What sort of landscape do you imagine when you think about South America? Sunny beaches and palm trees? Or maybe hot, humid jungles?
If this is how you've been picturing Chile, think again! Chile is as long as the United States is wide, but as narrow as Connecticut. Its climate ranges from dry deserts in the North,
to Mediterranean farmland in the middle,
to temperate rain forests in the South,
and glaciers in Tierra del Fuego.
I live in Chile's capital, Santiago. Here, historical architecture stands its ground alongside glass skyscrapers, just like in Philadelphia where I grew up. The city is crisscrossed by subway lines and bus routes that connect even the farthest corners and make it easy to get from here to there.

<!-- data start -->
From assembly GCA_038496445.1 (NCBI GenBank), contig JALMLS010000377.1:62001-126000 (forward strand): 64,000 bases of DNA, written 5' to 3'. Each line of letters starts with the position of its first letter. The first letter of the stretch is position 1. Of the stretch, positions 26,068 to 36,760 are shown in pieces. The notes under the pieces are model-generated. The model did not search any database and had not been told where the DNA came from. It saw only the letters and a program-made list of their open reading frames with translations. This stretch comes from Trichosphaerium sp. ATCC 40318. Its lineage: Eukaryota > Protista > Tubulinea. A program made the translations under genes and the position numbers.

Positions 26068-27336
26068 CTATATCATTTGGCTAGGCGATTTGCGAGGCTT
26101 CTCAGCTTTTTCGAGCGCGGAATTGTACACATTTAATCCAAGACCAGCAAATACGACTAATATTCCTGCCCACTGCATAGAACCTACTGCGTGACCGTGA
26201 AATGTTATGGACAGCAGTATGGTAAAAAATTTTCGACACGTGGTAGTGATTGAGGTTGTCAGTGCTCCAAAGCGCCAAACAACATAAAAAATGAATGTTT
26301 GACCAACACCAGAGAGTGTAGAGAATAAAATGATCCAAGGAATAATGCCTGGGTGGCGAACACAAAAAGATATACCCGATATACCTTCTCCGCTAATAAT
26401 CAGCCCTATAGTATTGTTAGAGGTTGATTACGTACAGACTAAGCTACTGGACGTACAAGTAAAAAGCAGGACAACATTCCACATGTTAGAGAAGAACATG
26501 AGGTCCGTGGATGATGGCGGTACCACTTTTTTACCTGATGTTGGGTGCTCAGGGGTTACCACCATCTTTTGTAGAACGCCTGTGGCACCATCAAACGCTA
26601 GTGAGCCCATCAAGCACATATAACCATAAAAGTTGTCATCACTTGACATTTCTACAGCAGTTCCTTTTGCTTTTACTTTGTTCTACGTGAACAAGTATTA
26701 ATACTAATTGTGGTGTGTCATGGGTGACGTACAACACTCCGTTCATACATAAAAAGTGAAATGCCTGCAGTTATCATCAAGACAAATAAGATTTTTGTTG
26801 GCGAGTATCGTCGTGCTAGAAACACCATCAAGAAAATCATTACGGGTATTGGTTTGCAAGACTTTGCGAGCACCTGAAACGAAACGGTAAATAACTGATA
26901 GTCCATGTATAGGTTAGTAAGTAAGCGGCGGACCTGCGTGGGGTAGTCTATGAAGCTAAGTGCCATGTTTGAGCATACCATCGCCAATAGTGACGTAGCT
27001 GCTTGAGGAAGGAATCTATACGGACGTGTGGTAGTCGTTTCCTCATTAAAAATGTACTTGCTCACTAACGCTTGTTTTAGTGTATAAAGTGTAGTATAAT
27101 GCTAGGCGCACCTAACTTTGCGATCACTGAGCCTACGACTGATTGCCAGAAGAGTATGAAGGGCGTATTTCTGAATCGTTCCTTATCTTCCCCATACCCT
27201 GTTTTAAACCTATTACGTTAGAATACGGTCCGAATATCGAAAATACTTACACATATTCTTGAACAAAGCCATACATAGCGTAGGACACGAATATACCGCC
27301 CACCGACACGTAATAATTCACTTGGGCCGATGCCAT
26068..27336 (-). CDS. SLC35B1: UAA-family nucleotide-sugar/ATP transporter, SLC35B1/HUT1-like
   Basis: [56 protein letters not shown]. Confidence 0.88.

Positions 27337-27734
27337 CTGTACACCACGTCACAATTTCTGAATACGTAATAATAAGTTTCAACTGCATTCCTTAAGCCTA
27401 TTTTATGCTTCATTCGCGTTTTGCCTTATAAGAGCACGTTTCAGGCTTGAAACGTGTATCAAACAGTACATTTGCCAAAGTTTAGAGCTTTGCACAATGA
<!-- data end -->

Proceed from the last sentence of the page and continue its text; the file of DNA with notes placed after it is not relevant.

Ñuñoa, the neighborhood where I live, is very residential. Its a mix of older, single family houses and of apartment buildings that have sprung up in the last 20 years. Wherever you are in the city, and in most places in the country, you can make out the Andes mountains in the background. They're snow-covered in winter and bare in the summer, but they'll always let you know which way is east!
Since the country is so skinny, you can go from the coast to the highest mountains in just a few hours. So not only does the climate change slowly along Chile's length, it also varies dramatically within the 100 miles that make up its width. All of this makes for spectacular traveling, so I hope you enjoy as I share with you my most memorable Chilean experiences!